§ From Albert Gallatin
17 March 1812, Treasury Department. Encloses a letter from Winslow Lewis [not found] “proposing to sell his patent right for lighting the Light-Houses in the United States, and also to fit up all the said houses with the proper apparatus, for 24,000 Dollars.”1 That sum would include “his compensation and personal expenses; the purchase of the apparatus and expenses, other than his own, to be paid by the United States.” The enclosed documents [not found] will “explain the utility of the invention; and if the President is satisfied that the sum asked is reasonable, a contract will be made with Mr. Lewis on that basis.”
RC (DNA: RG 26, Early Light House Correspondence, Misc. Letters Received). 1 p. Docketed by JM, “Approved.”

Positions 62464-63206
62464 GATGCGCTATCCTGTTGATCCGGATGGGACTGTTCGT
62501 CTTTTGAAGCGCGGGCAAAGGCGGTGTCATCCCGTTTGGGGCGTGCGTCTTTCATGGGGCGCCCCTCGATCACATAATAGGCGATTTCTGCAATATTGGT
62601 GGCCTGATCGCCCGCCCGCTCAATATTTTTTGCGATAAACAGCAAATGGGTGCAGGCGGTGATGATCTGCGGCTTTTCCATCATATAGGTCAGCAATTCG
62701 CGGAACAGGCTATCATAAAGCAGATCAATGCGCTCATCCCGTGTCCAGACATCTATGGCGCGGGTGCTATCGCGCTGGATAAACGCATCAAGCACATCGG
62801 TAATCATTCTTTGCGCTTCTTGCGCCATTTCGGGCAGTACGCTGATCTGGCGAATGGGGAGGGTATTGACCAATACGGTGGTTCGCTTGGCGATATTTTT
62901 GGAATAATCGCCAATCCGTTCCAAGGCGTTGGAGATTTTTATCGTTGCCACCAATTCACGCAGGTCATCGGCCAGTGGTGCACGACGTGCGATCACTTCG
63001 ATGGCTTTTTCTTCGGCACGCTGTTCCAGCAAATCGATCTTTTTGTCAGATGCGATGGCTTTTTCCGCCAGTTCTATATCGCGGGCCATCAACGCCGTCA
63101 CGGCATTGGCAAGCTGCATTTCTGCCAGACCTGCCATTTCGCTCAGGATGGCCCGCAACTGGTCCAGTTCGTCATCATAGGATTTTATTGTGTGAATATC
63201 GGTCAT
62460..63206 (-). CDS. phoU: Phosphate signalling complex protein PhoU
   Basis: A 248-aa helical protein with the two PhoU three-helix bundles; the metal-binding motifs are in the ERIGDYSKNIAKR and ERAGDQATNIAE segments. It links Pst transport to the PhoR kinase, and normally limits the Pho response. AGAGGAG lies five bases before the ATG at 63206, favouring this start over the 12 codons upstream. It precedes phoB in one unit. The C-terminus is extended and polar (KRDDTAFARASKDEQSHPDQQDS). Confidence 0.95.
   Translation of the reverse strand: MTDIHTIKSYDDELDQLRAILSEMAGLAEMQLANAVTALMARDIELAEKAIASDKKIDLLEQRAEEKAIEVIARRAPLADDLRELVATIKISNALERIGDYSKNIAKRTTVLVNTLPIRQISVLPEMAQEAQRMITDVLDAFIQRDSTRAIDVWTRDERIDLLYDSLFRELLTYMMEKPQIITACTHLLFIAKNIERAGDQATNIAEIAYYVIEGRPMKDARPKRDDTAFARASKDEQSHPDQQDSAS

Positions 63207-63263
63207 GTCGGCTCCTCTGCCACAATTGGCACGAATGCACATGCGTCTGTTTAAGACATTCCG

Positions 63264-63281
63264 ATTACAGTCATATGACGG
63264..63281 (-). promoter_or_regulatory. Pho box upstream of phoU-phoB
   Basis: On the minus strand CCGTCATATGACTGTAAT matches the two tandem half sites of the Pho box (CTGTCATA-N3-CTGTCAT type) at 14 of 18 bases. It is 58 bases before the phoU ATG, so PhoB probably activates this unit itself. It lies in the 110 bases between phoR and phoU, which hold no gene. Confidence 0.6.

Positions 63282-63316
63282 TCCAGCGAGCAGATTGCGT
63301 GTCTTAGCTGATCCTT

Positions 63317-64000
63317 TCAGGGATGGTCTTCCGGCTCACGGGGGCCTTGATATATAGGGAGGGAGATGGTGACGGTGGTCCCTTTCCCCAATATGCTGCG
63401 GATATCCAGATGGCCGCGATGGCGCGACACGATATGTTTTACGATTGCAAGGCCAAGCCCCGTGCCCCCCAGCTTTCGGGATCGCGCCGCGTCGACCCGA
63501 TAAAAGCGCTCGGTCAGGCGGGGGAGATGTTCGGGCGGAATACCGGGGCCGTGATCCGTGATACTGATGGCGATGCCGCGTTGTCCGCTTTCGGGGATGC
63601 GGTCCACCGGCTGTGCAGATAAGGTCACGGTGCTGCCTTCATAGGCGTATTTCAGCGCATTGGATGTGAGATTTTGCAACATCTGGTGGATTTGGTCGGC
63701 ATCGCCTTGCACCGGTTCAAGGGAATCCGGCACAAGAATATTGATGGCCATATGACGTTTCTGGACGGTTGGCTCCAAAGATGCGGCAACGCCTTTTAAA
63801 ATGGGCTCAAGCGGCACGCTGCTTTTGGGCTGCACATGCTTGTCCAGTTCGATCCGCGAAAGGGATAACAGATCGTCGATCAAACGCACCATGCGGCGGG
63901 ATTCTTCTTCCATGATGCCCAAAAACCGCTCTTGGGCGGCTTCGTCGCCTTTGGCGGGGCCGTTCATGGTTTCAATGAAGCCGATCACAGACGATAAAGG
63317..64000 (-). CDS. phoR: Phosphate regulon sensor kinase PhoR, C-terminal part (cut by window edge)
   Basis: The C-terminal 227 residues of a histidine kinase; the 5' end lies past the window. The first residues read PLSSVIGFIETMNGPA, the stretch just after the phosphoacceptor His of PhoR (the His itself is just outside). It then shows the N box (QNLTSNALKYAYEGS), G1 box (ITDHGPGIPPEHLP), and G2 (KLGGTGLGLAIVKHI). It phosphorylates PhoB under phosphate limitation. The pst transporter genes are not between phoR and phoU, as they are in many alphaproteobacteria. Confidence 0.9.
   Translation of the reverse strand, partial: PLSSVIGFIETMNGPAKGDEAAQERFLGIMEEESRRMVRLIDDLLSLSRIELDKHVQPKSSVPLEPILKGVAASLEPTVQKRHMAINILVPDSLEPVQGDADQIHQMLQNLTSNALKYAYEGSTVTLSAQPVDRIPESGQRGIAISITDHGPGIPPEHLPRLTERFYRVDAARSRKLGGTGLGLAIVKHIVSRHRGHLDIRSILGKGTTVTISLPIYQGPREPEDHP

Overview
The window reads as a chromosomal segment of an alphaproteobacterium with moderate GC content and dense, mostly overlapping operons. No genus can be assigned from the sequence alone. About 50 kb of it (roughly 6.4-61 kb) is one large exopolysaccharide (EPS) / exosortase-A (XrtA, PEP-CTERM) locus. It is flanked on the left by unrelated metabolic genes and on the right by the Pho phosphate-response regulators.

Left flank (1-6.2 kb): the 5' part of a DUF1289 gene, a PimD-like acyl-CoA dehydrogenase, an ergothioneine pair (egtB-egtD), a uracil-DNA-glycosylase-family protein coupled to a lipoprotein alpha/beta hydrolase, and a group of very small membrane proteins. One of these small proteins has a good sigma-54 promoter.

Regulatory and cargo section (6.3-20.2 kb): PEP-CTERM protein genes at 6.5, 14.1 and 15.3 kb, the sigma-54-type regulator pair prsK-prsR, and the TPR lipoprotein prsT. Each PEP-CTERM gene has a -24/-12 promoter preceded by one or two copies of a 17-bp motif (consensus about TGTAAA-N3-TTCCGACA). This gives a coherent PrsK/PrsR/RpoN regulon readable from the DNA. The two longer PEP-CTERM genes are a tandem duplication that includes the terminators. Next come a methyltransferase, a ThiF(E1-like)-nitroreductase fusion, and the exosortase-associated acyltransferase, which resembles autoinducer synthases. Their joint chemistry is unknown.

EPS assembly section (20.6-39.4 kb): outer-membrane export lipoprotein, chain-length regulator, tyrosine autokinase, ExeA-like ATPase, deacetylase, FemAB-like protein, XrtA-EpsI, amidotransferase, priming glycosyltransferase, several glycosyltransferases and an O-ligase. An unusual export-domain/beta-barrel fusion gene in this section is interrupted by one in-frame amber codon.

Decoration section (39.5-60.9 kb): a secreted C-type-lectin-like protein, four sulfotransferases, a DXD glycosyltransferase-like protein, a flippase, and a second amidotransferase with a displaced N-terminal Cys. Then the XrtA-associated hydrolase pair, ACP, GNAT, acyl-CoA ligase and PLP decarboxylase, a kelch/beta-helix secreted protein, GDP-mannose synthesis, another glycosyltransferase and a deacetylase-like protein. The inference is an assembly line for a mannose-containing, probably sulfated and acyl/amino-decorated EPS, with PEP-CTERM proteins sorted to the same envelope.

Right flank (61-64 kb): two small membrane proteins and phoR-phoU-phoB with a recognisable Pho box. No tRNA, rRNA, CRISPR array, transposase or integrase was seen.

1. On 2 Mar. 1812 JM had signed an act authorizing the secretary of the treasury, at the direction of the president, to purchase Winslow Lewis’s patent for “lighting lighthouses, by reflecting and magnifying lanterns” and to contract with Lewis to outfit and maintain the lighthouses of the U.S. according to his plan for a term of seven years. A sum not to exceed $60,000 was appropriated to carry out the law (Annals of Congress description begins Debates and Proceedings in the Congress of the United States … (42 vols.; Washington, 1834–56). description ends , 12th Cong., 1st sess., 125, 128, 129–30, 618, 1058, 1072, 1107–8, 1112; U.S. Statutes at Large description begins The Public Statutes at Large of the United States of America … (17 vols.; Boston, 1848–73). description ends , 2:691). The documents enclosed to explain the utility of Lewis’s patent undoubtedly included those that Gallatin had forwarded earlier to the House Committee on Commerce and Manufactures in an effort to persuade its members to recommend an appropriation to purchase Lewis’s patent (see ASP description begins American State Papers: Documents, Legislative and Executive, of the Congress of the United States … (38 vols.; Washington, 1832–61). description ends , Commerce and Navigation, 1:879–86).